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Attackers Strike Sect Mosques in Pakistan
(LAHORE, Pakistan) Gunmen armed with grenades attacked two mosques of a minority sect during Friday prayers in eastern Pakistan, seizing control of one mosque and battling with police, officials and witnesses said. At least 20 people were killed, and worshippers were believed held hostage.
The attacks by suspected Islamist militants in Lahore city targeted the Ahmadi sect, which has experienced years of state-sanctioned discrimination and occasional attacks by radical Sunnis. It has never before been hit on such a large scale or coordinated fashion.
One of the attackers climbed atop the minaret of one of the mosques, firing an assault rifle and throwing hand grenades, TV footage showed. Outside, police were engaged in a fierce gunfight with the attackers, an Associated Press reporter at the scene said.
Police officer Imtiaz Ahmad said several attackers were inside and were suspected to be holding hostages.
Outside the other mosque several kilometers (miles) away, a witness complained of police inaction when the attackers struck.
“I asked the policeman to open fire. He told me he could not because he only had four bullets in his gun,” said Ghalib Hussain.
Dr Rizan Nasir said 20 people had been killed in one mosque. Figures were not available for the other.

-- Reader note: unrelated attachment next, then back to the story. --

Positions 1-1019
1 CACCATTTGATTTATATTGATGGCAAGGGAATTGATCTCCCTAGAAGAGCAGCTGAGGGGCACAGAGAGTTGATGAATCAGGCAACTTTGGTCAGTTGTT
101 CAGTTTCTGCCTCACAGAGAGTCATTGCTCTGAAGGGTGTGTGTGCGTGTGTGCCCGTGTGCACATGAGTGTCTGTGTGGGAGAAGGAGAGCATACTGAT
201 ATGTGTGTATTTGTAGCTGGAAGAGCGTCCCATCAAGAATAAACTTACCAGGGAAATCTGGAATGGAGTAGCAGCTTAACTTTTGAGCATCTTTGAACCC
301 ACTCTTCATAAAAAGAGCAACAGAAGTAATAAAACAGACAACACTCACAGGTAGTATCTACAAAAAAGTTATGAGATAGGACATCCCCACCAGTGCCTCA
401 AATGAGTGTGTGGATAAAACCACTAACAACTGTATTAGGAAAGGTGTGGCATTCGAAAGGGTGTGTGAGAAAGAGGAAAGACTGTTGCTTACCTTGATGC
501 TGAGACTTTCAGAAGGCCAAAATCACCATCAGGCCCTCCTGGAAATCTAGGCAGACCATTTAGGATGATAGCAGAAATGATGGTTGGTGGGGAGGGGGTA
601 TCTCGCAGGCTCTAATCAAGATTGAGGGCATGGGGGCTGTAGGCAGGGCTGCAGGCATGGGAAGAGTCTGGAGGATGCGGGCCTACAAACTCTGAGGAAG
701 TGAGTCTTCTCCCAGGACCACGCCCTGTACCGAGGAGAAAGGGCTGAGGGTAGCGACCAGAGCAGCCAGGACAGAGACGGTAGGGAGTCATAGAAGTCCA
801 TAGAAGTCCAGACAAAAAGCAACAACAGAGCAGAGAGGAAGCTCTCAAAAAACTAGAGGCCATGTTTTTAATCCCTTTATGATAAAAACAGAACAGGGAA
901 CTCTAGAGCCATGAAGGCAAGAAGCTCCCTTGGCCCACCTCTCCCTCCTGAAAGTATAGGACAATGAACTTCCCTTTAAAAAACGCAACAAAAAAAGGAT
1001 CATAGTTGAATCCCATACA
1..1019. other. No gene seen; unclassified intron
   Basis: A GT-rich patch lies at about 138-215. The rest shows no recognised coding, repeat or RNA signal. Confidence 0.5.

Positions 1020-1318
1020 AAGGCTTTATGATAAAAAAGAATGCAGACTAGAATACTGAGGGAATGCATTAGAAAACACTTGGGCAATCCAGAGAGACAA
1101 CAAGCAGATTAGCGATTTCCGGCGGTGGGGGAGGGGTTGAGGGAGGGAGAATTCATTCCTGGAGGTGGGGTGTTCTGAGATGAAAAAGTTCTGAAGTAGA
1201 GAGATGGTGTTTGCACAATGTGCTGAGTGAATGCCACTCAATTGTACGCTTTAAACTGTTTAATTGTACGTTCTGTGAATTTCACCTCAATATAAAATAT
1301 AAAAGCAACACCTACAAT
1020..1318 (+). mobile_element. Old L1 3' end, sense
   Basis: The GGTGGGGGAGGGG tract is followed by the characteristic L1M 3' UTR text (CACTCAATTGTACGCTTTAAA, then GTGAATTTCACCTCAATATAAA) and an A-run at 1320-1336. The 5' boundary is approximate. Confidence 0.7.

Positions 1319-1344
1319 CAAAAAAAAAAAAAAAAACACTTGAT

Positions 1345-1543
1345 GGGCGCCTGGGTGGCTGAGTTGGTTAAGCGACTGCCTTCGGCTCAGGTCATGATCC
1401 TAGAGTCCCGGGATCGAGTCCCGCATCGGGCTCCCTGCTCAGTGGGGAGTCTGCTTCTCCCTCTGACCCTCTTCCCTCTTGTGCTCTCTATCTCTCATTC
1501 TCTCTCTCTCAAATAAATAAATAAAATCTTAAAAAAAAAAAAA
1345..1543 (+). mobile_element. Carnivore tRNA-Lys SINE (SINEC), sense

Pakistan has seen scores of attacks by groups of Islamist militants against government, Western and security force targets over the past three years. Lahore, the second largest city in the country and a vital a military and political center, has been the scene of several.
Many Islamist militants believe it is permissible or honorable to kill non-Muslims, or even those Muslims who do not share their views.
The Ahmadis call themselves Muslims but believe their founder declared himself a prophet centuries after Muhammad, who other Muslims believe was the final prophet. They have long been subject to informal and state-sanctioned discrimination in Pakistan.
An Ahmadi spokesman said the sect abhors violence and was deeply concerned about the attacks.
“We are a peaceful people and monitoring the situation and hoping and praying that the authorities are able to take all necessary action to bring the situation to normalcy with the least number of casualties,” Waseem Sayed said via e-mail from the United States, where he lives.
Under pressure from hard-liners, the Pakistani government in the 1970s declared the Ahmadi a non-Muslim minority. They are prohibited from calling themselves Muslims or engaging in Muslim practices such as reciting Islamic prayers.
There are an estimated 4 million Ahmadis in Pakistan out of a total Muslim population of around 170 million.